Harvey is 25 and has Autism. He lives at home with his family, where he is supported by care staff as well as ABA-trained tutors. His parents approached Open Avenues as they were concerned about his progress, particularly around his communication, challenging behaviour, and engagement in activities. Harvey’s speech was mumbled - often inaudible - and unclear. As a result Harvey could only be understood by those who knew him very well. He would become anxious and agitated by changes in routine, and rarely initiated activities, instead choosing to be sit alone throughout most of his day.
A number of targets were put in place to increase Harvey’s clarity of speech, for example encouraging him to order and describe picture sequences on flashcards (“first the man opens the fridge, then he gets a drink, last he drinks it”). Tutors encouraged Harvey to speak clearly and loudly, by modelling phrases for him to echo. Now, Harvey is more confident to raise his voice and make himself heard, and he can now be understood not only by those close to him but by the wider community. On a recent trip to Subway, he was able to order the salad for his sandwich without support, even making himself heard and understood over the counter to the server!
To help Harvey’s anxieties around transitions, visual schedules were introduced. Tutors and care staff began to use these consistently before and during activities and trips, referring to the schedule often to reassure him of what was happening. Any changes in routine were updated on the schedule and discussed with him so he felt prepared and supported. Harvey is less anxious now in the community and he has been supported to assert himself by expressing his anxiety to staff, and asking for a break if he is feeling nervous.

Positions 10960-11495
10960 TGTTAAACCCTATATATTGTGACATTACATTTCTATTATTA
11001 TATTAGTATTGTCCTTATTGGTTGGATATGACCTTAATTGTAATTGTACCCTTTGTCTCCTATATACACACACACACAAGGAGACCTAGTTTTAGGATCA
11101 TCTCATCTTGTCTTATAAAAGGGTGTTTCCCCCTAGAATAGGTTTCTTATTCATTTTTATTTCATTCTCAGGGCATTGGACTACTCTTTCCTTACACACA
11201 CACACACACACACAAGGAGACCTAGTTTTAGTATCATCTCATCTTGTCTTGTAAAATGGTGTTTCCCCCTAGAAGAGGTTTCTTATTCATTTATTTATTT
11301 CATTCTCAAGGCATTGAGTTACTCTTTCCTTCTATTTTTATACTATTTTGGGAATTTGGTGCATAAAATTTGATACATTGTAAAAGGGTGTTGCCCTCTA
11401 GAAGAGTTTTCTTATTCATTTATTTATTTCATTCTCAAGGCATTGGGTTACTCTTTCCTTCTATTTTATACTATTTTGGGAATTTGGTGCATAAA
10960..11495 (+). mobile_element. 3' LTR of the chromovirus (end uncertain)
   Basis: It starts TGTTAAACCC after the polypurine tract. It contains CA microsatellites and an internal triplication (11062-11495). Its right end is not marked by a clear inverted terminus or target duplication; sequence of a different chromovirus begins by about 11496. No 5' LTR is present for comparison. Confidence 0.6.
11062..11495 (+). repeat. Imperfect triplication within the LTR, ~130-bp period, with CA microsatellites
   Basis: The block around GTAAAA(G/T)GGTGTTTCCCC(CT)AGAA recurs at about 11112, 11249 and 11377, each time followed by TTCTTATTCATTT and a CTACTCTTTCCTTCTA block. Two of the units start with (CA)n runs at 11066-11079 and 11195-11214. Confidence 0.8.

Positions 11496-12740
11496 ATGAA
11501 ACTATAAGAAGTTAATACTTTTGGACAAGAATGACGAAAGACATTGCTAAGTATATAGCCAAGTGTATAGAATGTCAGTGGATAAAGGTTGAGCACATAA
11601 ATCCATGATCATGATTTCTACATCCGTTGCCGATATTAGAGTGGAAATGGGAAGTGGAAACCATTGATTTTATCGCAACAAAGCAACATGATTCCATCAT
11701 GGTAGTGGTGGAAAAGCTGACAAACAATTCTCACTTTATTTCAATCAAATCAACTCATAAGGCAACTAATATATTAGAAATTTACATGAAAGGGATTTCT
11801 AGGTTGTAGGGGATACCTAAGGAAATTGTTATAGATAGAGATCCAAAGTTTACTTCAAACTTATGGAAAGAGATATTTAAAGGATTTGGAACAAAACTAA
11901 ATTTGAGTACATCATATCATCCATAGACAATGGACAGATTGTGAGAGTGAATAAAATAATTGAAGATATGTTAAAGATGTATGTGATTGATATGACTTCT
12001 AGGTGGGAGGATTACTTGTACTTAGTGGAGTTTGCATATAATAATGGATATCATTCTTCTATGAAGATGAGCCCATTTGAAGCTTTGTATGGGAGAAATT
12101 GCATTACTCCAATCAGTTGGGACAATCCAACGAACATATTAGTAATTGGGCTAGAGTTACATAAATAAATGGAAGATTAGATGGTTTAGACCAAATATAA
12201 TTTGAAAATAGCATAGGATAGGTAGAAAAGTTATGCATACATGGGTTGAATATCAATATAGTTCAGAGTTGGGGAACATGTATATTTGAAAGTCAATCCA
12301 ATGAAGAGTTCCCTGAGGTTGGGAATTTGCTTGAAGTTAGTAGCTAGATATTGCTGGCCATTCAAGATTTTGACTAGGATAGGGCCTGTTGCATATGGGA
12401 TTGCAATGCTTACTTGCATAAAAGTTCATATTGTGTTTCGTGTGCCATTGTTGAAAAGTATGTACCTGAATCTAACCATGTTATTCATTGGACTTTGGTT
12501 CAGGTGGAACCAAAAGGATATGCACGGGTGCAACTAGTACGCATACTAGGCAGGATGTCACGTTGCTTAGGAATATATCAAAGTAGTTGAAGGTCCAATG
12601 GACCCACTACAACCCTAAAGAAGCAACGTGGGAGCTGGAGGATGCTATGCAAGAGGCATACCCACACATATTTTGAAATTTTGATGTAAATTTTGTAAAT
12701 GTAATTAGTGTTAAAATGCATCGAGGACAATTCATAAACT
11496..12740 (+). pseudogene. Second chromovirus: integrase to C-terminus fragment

The visual schedule was also used to encourage Harvey to engage more in activities. As individuals with Autism are often better able to process visual images than written text, small picture symbols were made of all the leisure activities available to him at home and in the community. By offering Harvey limited choices of 3-4 activities, it was easier for him to weigh up his options and decide what he might like to do. Recently Harvey has begun to initiate engagement in activities such as swing ball and darts, which is a big step forward.
Visual prompt cards were also made for his daily chores such as cleaning his bedroom and doing the laundry. Staff taught Harvey to follow these independently using a consistent approach, and strategies like least-to-most prompting and prompt fading. Now Harvey is able to follow the schedule, be more independent and less passive, and take on a share of household responsibilities.
Harvey’s quality of life continues to improve due to his increased engagement in a range of leisure activities and chores, improved access to the community, and strategies in place to help him cope with anxiety and distress.